Check out the rest of this article. The criticisms expressed consist of too much time spent on testing and the lack of time available for children to be creative. Leaders also mentioned a "need for teachers who are either Native American themselves or trained to work with this special population" and continued to stress the importance of Native American children being educated "in their own culture, heritage and language..." Doesn't sound like too much to ask.
By Alyson Klein | Ed Week
November 4, 2009
The U.S. Department of Education has taken its Elementary and Secondary Education Act reauthorization tour all the way across the street: to the National Museum of the American Indian, literally across Independence Avenue from department headquarters in Washington.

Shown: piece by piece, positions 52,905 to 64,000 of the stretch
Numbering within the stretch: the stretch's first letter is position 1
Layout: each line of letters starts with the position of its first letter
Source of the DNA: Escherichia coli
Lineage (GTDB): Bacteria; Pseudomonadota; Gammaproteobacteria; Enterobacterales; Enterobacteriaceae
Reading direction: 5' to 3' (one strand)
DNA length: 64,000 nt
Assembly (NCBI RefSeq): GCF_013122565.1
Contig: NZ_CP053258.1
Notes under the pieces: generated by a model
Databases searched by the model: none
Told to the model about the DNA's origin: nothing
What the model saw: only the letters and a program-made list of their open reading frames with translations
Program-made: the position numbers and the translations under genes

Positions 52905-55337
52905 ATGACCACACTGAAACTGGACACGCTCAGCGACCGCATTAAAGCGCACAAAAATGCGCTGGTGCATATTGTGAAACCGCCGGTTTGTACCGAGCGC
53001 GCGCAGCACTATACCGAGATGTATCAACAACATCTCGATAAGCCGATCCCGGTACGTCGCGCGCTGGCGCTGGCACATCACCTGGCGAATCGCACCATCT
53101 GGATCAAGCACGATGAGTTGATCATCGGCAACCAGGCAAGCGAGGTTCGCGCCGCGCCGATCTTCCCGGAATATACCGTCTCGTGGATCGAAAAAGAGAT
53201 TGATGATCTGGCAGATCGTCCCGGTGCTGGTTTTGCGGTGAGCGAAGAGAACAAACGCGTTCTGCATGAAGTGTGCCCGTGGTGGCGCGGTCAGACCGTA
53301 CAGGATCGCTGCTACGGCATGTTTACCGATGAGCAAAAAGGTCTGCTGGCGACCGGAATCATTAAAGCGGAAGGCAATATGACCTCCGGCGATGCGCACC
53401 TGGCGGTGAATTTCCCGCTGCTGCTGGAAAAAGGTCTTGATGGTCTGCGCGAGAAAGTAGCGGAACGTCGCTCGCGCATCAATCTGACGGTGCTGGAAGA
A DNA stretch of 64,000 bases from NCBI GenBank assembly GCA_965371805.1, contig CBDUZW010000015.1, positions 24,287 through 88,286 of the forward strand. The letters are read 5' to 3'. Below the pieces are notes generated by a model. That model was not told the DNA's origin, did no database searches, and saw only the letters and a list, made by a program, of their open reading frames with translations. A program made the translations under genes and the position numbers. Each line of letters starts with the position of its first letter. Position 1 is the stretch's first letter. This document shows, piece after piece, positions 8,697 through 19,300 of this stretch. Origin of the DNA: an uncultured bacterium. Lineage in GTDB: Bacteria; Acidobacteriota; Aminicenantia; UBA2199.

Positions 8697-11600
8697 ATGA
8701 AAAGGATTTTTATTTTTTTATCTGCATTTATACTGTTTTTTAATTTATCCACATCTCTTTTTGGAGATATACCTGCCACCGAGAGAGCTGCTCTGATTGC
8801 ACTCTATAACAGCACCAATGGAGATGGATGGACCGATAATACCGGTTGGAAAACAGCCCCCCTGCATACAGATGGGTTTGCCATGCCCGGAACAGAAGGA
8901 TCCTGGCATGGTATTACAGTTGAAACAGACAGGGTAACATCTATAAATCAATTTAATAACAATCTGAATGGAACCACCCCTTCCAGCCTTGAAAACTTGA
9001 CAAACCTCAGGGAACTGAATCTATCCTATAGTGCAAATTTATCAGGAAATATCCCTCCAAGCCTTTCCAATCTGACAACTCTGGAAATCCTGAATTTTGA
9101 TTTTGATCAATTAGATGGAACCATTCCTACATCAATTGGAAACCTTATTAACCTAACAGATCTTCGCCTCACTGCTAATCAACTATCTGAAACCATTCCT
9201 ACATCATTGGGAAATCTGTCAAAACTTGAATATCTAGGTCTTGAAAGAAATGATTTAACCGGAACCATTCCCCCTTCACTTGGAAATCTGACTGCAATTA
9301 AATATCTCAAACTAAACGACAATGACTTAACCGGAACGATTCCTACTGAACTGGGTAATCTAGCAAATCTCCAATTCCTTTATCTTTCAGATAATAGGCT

An event today gave tribal leaders, in town anyway for a White House conference on Native American issues, a chance to share their ideas for renewing ESEA, of which the No Child Left Behind Act is the current version.
As you probably remember, Secretary of Education Arne Duncan said recently that the NCLB "Listening and Learning Tour" has reached a new phase. Instead of just touring the country, Ed Department officials are reaching out to specific stakeholders to find out what they think needs to be in the new version of the law. Two assistant secretaries, Carmel Martin (planning, evaluation, and policy development) and Thelma Melendez (elementary and secondary education), spoke at the event, but they kept their comments brief and mostly listened.